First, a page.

His Excellency the President of the Republic of Somaliland, Musa Bihi Abdi, today, received monitors observing the 31st May parliamentary and local councillors elections.

The two sides exchanged pertinent facts about the election on hand, and how critical it was to the country and the region.

President Bihi hoped that the first-hand observation of the elections by the monitors and the reports they will be sending back to the world would be of tremendous use to the country’s three-decade quest for international recognition. The observation of the international teams will once more showcase how unique the Republic of Somaliland is on many scores among which were its grassroots governance and peace-building, relatively little-supported initiatives and the vibrant democracy it has built all of which are rare models that can be replicated to the world for use on similar situations.

Leading in the monitors at the Presidential Palace were the Director of the South African Brenthurst Foundation, Dr Greg Mills, the former President of the Republic of Sierra Leone, Dr Ernest Bai Koroma, and Dr Kizza Basigye, a formidable Uganda opposition figure and their presidential candidate, respectively.

Since arrival, monitors had been working full-time attending NEC briefings, meeting with party leaders, representatives of foreign missions and international organizations – among others.

Understandably, for some of the monitors coming to Somaliland for the first time, families and friends they left behind got worried. Naturally, they did not know how to make a distinction between the 3–year-old thriving, stable democracy in the Horn of Africa and by the Gulf of Aden and the troubled, media-dominating country to the south that is Somalia.

One of the monitors, Gwen Ngwenya of South Africa, inundated by floods of well-wishing and ‘take care’, ‘stay safe’ messages, explained how far apart the two countries were in only 24 words.

https://twitter.com/GwenNgwenya/status/1398359647564795915?s=20

Others are for the first time fully coming to terms with how misleading and blatantly twisted was what the Somalia propaganda feeding the rest of the world about Somaliland and the nature of the merger which brought the two hitherto unrelated states together in 1960.

International observers, among others, have come from Egypt, France, Ethiopia, Sierra Leone, Germany, Kenya, New Zealand, South Africa, Zambia, Canada, Ghana, Zambia, Liberia, Tanzania, Zimbabwe, Mozambique, Nambia, UK and the US are among members of the monitoring teams who will be deployed in the different regions of the republic.

Not only monitors are here for the elections, but media organizations from around the world would also provide extra eyes on election-related activities.

Journalists representing regional and international organizations have already arrived with many more on the way.

The Republic of Somaliland is among a handful of countries that have tested out and successfully put the novel Iris Biometric Voter Verification System (IBVVS) to good use. It has already exchanged places for two presidents and would be used in the double elections scheduled for Monday.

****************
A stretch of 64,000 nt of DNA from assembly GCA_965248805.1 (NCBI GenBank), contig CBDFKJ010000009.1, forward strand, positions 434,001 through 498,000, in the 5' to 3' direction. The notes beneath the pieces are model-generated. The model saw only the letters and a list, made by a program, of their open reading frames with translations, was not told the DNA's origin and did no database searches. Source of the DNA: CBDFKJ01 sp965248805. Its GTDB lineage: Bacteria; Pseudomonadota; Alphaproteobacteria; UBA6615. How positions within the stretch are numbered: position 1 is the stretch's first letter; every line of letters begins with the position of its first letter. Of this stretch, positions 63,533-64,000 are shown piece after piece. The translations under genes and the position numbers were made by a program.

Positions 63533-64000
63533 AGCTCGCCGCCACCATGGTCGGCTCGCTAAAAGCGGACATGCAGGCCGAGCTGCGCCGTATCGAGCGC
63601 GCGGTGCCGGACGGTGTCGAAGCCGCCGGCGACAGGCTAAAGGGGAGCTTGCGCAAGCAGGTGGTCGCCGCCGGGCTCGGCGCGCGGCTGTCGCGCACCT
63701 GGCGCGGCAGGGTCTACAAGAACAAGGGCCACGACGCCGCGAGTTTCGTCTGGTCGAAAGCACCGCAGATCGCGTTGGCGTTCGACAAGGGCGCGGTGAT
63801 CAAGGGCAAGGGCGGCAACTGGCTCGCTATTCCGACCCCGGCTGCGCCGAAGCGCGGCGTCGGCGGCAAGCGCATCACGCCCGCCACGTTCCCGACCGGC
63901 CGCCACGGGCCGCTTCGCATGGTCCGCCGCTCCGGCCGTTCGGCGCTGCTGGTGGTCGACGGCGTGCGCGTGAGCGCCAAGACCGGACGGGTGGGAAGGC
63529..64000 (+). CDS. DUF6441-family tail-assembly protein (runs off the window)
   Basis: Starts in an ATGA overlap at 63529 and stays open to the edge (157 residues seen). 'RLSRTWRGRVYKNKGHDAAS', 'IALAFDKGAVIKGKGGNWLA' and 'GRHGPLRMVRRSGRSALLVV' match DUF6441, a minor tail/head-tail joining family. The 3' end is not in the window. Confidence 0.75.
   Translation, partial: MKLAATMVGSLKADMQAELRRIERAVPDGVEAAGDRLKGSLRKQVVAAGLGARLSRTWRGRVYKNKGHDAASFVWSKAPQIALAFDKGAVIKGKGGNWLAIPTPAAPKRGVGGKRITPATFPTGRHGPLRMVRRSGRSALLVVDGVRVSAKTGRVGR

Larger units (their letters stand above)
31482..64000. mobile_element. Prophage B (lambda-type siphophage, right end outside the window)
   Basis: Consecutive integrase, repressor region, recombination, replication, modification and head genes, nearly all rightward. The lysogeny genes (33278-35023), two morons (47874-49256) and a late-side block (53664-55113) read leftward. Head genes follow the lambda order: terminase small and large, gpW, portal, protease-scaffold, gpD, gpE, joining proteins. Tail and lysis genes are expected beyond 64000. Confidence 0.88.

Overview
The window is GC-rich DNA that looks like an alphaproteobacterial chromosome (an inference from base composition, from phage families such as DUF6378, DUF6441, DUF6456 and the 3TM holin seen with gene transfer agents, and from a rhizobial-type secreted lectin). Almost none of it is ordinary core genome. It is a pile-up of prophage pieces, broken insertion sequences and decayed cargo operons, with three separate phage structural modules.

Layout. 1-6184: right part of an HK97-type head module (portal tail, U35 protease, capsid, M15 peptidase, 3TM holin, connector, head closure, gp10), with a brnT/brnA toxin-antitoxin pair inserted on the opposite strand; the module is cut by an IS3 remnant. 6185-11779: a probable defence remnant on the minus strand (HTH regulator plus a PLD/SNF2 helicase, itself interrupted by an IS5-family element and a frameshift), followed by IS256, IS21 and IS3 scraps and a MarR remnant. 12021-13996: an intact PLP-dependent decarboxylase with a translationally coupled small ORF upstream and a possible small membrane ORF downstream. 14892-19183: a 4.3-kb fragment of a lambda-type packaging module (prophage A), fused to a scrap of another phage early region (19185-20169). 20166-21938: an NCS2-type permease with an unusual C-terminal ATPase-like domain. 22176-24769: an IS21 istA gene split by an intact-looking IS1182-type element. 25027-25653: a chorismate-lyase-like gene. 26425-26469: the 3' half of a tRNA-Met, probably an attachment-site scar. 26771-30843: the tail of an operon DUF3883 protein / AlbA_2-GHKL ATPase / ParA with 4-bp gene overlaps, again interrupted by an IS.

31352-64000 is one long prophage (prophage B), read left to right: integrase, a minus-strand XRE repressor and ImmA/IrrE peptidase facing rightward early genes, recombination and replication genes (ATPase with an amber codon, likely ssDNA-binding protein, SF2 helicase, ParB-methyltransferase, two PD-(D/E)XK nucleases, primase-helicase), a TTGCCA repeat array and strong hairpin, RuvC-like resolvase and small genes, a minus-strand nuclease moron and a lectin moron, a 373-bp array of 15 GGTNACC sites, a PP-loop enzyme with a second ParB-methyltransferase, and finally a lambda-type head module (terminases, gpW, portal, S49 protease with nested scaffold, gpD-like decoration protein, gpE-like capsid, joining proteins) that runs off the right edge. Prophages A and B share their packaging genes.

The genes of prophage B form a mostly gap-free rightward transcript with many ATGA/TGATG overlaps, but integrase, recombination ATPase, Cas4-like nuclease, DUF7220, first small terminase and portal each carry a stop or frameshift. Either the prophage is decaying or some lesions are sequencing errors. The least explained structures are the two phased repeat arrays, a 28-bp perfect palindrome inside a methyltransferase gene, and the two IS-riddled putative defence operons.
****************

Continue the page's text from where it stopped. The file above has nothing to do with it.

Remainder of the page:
BBC veteran report (rtd), Ahmed Saeed Egeh, reporting the 2001 referendum on constitution.

Somaliland has proven that it was a rare breed in the Eastern and Horn of Africa region when it came to universal suffrage polling. It has put behind it 7 elections and voting exercises including a public vote the national constitution was put to in 2001 – the very first one in the country’s 1P-1V track history.

The upcoming May 31st twinned elections will be the eighth.

The Somaliland Electoral Commission has readied more than 30 000 personnel to be deployed around the polling stations.

Likewise, more than 11 000 fully-equipped and motorized police officers will spring to duty on May 31.

An internationally recognized Somaliland, in the hope that three other Somali-inhabited regions then living, respectively, under French rule, Ethiopia and Kenya, rushed to an ill-thought of merger with Italian Somalia on 1 July 1960 – the day the latter gained independence.

The union failed right from day one. Somalia, not adequately attuned to the zeal and fervour of the Somaliland side for the Greater Somali Republic, started off the merger by trowing the prepared Act of Union out of the window, taking all key positions, rigging a referendum to decide the union fate and sentencing officers who attempted to take back Somaliland to its pre-union form to death.

According to the Prime Minister who led Somaliland to Somalia at the time, the late president, Mohamed Haji Ibrahim Egal, his side was not even notified on a vote the Somalia-dominated provisional National Assembly (3:1) was putting to a two-clause, so-called Atte di Unione only coming to know of it as hands were being raised to push it through.

May be an image of one or more people, people sitting and outdoorsMay be an image of one or more people

 

May be an image of one or more people, people standing and people sitting

May be an image of one or more people, people standing, people sitting and indoor

May be an image of 1 person and standingMay be an image of one or more people and people standingMay be an image of indoor

LEAVE A REPLY

Please enter your comment!
Please enter your name here